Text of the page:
Embodied Politics

L. Stephen, Transborder Lives: Indigenous Oaxacans in Mexico, California, and Oregon (Durham, NC: Duke University Press, 2007), 143. L. Silverman, “ 'Living, Breathing Archaeology' in the Arizona Desert,” NPR, All Things Considered, ...

Author: Rebecca J. Hester

Publisher: Rutgers University Press

ISBN: 9780813589510

Category: Social Science

Page: 212

View: 141

DOWNLOAD →

Embodied Politics illuminates the influential force of public health promotion in indigenous migrant communities by examining the Indigenous Health Project (IHP), a culturally and linguistically competent initiative that uses health workshops, health messages, and social programs to mitigate the structural vulnerability of Oaxacan migrants in California. Embodied Politics reconstructs how this initiative came to exist and describes how it operates. At the same time, it points out the conflicts, resistances, and counter-acts that emerge through the IHP’s attempts to guide the health behaviors and practices of Triqui and Mixteco migrants. Arguing for a structurally competent approach to migrant health, Embodied Politics shows how efforts to promote indigenous health may actually reinforce the same social and political economic forces, namely structural racism and neoliberalism, that are undermining the health of indigenous Oaxacans in Mexico and the United States.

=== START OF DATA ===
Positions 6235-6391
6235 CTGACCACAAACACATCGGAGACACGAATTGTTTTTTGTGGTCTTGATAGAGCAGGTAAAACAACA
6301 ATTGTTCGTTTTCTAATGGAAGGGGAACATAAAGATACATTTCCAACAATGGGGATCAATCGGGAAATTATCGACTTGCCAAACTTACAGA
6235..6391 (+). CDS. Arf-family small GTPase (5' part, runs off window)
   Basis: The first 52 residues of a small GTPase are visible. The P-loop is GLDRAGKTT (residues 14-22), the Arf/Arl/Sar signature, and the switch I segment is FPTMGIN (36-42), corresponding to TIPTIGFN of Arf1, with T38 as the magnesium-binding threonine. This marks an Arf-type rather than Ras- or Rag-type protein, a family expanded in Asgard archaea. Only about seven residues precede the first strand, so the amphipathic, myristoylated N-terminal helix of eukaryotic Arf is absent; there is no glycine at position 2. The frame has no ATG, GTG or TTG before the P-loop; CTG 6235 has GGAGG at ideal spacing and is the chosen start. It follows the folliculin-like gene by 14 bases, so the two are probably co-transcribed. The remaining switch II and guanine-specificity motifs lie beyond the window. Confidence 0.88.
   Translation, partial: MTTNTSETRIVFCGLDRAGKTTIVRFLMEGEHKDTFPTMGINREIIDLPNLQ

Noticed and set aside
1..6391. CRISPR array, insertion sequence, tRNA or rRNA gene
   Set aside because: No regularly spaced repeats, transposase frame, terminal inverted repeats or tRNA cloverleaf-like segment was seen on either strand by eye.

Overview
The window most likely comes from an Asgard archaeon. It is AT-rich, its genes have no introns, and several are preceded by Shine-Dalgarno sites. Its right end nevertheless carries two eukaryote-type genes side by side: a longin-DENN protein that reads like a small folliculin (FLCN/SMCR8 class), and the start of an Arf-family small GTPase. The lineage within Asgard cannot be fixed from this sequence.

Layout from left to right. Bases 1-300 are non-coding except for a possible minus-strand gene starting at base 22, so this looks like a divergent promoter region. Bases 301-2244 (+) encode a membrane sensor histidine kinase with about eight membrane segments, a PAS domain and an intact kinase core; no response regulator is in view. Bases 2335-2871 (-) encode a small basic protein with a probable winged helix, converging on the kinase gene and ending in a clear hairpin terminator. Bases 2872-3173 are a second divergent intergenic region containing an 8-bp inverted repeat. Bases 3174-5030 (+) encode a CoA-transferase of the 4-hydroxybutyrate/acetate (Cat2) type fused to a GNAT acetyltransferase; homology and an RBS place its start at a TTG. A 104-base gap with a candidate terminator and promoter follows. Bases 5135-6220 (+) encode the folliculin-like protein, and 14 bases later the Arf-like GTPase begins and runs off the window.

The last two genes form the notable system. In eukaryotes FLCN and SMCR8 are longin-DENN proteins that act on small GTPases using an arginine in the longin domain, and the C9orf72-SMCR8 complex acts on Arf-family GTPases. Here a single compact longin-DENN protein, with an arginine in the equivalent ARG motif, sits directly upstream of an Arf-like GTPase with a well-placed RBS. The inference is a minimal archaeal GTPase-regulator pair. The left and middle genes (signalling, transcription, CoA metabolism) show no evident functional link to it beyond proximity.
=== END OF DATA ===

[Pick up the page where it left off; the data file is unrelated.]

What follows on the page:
Comparative Indigeneities of the Am ricas

México, DF: Secretaría de Industria y Comercio, Dirección General de Estadística. INEGI. 1983. X Censo de población y vivienda (1980), estado de Oaxaca. ... Transborder Lives: Indigenous Oaxacans in Mexico, California, and Oregon.

Author: M. Bianet Castellanos

Publisher: University of Arizona Press

ISBN: 9780816521012

Category: Political Science

Page: 353

View: 759

DOWNLOAD →

Comparative Indigeneities of the Américas highlights intersecting themes such as indigenismo, mestizaje, migration, displacement, autonomy, sovereignty, borders, spirituality, and healing that have historically shaped the experiences of Native peoples across the Américas. In doing so, it promotes a broader understanding of the relationships between Native communities in the United States and Canada and those in Latin America and the Caribbean and invites a hemispheric understanding of the relationships between Native and mestiza/o peoples.